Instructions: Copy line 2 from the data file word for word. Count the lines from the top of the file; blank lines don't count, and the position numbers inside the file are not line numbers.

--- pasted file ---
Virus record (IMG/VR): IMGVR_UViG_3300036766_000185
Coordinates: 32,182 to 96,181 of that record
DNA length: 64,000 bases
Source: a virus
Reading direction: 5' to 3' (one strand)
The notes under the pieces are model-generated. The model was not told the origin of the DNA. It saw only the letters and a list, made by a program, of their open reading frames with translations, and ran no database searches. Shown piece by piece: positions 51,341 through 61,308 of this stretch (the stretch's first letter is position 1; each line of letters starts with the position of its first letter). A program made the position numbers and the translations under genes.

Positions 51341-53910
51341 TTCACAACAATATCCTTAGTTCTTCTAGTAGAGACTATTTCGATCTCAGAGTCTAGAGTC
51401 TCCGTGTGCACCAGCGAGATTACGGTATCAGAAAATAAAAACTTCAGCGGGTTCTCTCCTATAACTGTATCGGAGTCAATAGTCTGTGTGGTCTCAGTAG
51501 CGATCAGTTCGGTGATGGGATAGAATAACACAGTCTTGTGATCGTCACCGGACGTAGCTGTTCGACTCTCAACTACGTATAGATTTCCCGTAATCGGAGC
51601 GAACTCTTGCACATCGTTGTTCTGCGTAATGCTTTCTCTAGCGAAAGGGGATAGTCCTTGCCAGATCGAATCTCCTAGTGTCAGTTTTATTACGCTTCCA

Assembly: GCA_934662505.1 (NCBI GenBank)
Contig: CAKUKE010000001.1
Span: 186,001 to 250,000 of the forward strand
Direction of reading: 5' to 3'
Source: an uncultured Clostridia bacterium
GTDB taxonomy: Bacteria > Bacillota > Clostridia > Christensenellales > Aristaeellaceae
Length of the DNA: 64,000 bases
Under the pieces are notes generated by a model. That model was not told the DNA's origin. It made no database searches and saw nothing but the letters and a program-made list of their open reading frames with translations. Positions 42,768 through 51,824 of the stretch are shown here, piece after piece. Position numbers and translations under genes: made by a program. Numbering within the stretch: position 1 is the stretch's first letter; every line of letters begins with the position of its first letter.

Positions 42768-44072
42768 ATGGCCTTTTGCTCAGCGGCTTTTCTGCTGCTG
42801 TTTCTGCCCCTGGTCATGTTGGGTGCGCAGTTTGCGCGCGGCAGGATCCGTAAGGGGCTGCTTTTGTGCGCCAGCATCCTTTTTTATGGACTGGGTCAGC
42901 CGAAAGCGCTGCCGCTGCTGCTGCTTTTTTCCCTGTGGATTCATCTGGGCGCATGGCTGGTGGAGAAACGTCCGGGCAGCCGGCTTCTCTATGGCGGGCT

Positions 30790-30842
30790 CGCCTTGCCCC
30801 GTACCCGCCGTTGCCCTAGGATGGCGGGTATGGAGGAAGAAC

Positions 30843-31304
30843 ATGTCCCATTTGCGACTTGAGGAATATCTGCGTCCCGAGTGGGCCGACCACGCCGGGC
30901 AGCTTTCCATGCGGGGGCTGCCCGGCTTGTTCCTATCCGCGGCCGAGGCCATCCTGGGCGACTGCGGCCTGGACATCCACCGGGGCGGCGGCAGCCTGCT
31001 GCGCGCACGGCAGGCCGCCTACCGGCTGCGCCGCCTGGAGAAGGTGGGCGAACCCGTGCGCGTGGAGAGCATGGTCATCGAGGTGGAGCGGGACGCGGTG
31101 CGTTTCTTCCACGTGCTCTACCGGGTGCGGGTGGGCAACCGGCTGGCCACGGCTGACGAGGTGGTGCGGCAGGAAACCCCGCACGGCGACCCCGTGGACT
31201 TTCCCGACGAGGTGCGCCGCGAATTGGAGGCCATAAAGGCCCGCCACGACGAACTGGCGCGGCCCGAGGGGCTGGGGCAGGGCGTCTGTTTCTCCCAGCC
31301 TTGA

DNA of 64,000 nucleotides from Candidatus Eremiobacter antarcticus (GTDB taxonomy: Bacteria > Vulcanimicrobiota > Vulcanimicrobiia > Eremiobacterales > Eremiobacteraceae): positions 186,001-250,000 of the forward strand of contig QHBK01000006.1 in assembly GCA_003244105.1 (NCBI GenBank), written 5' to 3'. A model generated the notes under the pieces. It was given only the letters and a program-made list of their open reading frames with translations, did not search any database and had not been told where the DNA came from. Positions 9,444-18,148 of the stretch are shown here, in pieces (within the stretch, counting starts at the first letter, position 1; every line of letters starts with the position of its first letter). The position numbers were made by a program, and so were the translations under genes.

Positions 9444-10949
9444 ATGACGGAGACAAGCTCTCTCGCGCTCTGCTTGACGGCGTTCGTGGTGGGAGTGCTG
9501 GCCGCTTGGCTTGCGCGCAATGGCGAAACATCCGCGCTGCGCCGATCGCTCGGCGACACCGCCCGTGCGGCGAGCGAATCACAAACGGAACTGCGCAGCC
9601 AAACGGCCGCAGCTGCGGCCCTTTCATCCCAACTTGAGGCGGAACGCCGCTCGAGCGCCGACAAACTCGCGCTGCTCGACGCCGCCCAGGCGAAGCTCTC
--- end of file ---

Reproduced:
Coordinates: 32,182 to 96,181 of that record